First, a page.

Walk inside a grocery store anywhere in the United States, and you’ll tend to see a similar layout. The typical supermarket developer utilizes a template—often well-honed in suburban markets—that aims to maximize profits. Due to a variety of complex factors, this template often promotes behaviors that contribute to the obesity epidemic, including consumption of sodas, sugar-filled cereals, and other packaged goods with a high level of preservatives.
We know design matters in health outcomes. Compared with other affluent countries, Americans are dying sooner and have poorer health; environmental factors, including the built environment, are reported as the key drivers of the “U.S. health disadvantage.” Because health services themselves only account for 15-20 percent of health disparities, we need to look beyond the medical sector to the root causes of poor health. These root causes are socio-behavioral, economic, related to physical environment, and concentrate at the neighborhood scale—all of which pose strategic opportunities for the built environment to play an important role in improving community health and well-being.
In a supermarket, the building itself could be examined as a tool to enhance supermarket performance. The energy consumption in a building is a key cost driver that is often seen as a barrier to the development of supermarkets in low-income neighborhoods. Incorporating well-documented, environmentally sustainable solutions would reduce costs and thereby advance efforts to improve access to supermarkets, while benefiting the neighborhood as a whole.
At the larger neighborhood scale, the ways in which a supermarket can contribute to community urban design principles can be investigated. For example, in a community without access to open space, the roof of a market could become a green space. Large parking lots adjacent to the market building could be programmed for farmers markets, or other vending opportunities as both a strategy for extending food sales beyond the walls of the store itself, but also as a method to invigorate and diversify the community.
There are many ways in which experience design could be applied to curate technical information, from labels to way-finding to displays or installations and even tailored personal shopping. If informed by health behavior theory and what is known about the specific knowledge and attitudes that lead to changes in healthy eating, this approach would represent innovation in health promotion through borrowing from existing technical knowledge in ‘what works’ for other areas of retail services.
At HealthxDesign, we’re working with Interface Studio Architects to explore solutions for healthy urbanism—and leading a design studio class at Parsons analyzing how design can drive health, through the lens of the urban supermarket. By identifying the types of factors that design can address to advance outcomes, we’re developing a design approach that can then be evaluated against a set of metrics, just as any public health intervention would be.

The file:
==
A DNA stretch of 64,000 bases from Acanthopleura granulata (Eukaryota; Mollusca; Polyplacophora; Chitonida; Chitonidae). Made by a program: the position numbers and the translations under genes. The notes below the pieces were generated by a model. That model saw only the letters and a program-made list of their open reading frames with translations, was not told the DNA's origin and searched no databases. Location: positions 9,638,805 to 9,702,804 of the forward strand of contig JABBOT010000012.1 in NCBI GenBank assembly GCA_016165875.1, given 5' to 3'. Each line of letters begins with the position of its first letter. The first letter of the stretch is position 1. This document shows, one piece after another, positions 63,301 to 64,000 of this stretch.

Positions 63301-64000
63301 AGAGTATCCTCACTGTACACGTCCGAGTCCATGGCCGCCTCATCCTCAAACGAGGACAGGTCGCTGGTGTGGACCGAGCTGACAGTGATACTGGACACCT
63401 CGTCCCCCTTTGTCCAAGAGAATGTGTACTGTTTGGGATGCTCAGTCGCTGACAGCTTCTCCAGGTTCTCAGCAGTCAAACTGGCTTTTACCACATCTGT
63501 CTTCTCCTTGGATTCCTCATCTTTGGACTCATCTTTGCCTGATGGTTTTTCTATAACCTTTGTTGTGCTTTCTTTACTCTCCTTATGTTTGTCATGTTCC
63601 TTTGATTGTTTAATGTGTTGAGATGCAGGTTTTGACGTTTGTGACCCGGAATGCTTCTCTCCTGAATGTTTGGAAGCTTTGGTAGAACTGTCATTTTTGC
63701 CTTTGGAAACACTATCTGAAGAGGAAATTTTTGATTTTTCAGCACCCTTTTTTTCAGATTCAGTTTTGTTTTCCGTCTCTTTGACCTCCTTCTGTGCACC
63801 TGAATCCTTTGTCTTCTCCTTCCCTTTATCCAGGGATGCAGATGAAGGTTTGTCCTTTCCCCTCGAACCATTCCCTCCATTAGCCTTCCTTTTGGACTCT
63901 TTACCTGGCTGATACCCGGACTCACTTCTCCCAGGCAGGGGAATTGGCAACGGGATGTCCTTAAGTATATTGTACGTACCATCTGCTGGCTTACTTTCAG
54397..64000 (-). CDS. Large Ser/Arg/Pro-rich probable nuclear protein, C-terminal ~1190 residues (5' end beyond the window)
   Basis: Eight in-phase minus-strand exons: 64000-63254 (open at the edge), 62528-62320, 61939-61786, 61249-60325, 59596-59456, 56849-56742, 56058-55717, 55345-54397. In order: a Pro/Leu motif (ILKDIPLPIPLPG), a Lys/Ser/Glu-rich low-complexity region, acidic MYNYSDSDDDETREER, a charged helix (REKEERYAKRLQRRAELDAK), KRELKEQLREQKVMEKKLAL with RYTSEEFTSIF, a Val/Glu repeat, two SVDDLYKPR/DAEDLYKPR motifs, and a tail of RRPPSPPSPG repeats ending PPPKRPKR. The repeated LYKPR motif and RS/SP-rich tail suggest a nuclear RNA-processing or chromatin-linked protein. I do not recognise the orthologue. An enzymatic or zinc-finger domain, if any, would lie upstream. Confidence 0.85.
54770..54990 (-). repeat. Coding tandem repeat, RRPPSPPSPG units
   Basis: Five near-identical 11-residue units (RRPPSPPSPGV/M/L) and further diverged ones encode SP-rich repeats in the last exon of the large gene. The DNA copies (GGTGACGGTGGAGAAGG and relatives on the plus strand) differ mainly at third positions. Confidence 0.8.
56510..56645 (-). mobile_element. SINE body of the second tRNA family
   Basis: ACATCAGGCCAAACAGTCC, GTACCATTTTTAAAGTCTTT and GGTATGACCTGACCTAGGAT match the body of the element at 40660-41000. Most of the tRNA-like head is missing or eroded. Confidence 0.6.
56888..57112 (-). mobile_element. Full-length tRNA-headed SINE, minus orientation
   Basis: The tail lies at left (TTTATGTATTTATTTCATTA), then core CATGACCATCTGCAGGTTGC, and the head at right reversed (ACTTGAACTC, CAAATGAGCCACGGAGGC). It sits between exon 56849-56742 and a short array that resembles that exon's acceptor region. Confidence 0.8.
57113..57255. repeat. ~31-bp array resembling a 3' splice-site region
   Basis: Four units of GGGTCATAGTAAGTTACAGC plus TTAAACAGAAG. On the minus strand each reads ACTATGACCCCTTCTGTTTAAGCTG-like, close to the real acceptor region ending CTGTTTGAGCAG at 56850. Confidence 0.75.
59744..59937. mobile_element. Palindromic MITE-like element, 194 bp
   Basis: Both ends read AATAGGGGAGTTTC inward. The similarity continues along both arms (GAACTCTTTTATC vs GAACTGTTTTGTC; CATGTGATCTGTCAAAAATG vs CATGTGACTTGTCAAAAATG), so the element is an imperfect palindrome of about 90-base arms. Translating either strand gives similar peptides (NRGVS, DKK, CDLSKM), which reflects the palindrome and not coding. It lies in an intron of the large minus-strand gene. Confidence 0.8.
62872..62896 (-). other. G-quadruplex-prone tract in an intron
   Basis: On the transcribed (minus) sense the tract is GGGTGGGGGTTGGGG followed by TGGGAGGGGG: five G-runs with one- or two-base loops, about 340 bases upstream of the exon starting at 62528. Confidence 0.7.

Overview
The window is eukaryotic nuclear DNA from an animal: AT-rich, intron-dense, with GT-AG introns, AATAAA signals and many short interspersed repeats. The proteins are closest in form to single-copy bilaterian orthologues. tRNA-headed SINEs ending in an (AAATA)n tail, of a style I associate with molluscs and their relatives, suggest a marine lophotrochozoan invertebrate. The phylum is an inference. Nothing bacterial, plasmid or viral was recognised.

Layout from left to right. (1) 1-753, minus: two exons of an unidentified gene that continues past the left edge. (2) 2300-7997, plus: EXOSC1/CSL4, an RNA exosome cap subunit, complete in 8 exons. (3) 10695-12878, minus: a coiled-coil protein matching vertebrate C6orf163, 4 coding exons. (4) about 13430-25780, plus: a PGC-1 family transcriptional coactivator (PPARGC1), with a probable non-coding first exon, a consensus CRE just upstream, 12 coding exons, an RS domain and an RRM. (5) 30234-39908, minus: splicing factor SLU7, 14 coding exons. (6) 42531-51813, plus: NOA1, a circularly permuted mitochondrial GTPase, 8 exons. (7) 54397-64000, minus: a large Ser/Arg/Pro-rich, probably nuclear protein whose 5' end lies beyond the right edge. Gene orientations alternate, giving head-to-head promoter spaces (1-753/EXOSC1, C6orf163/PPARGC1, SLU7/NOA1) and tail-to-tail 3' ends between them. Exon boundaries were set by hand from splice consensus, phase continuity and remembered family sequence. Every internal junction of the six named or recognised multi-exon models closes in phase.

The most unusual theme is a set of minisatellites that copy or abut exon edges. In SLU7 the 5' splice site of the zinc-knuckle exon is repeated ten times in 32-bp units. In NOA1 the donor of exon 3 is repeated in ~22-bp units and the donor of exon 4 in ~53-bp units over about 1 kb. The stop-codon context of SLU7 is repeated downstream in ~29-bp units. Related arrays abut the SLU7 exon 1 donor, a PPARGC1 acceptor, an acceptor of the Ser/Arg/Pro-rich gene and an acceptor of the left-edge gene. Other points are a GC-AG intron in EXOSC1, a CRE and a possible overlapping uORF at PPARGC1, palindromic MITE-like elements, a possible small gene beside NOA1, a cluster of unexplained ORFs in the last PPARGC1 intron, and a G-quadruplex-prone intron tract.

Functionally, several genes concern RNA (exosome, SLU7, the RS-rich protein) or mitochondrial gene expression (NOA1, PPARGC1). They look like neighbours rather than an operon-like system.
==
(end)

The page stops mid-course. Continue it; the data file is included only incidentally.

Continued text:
Although there is now an emerging literature and prevailing general knowledge that various elements of the built environment are associated with health outcomes, the design tactics for optimizing health through leveraging the deep understanding of communities themselves, and the technical expertise of architects, planners, urban designers, and experience designers to shape that very environment, remains untapped. HealthxDesign leverages the assessment tools of public health, which have their underpinnings in social and medical science, but collaborates with designers, planners and innovators to assess how design interventions can optimize health outcomes.
Supermarkets often represent important economic anchors for communities. As supermarkets apply for tax incentives made available through local, state and federal initiatives such as the Healthy Food Financing Initiative, there is a growing interest in understanding what their role could be in promoting health and well-being communities, while still running a thriving business. While there is evidence that the introduction of supermarkets does positively impact availability of fresh foods, however, right now there is only a fledgling understanding of how supermarket design can optimize real and sustainable food access.
In addition to developing a methodology and pedagogy for design that can improve the public’s health, within an academic setting, HealthxDesign and ISA are in the midst of deploying their Healthy Urbanism approach with community-based organizations such as Cypress Hills Community Development Corporation, important food access and advocacy organizations such as The Food Trust, as well as local health departments around the country. We welcome transdisciplinary collaboration and hope folks interested in contributing will connect with us to collectively advance this opportunity for the public good.
This month, we're challenging the GOOD community to host a dinner party and cook a meal that contains fewer ingredients than the number of people on the guest list. Throughout March, we'll share ideas and resources for being more conscious about our food and food systems. Join the conversation at good.is/food and on Twitter at #chewonit.
<p></p><br/> <p> <em>Original <a href="http://www.shutterstock.com/cat.mhtml?searchterm=supermarket&search_group=&lang=en&search_source=search_form#id=108585317&src=F2082E2C-9333-11E2-B62D-EC4E1472E43D-1-0">supermarket photo</a> via Shutterstock</em></p>\n<br/></div>
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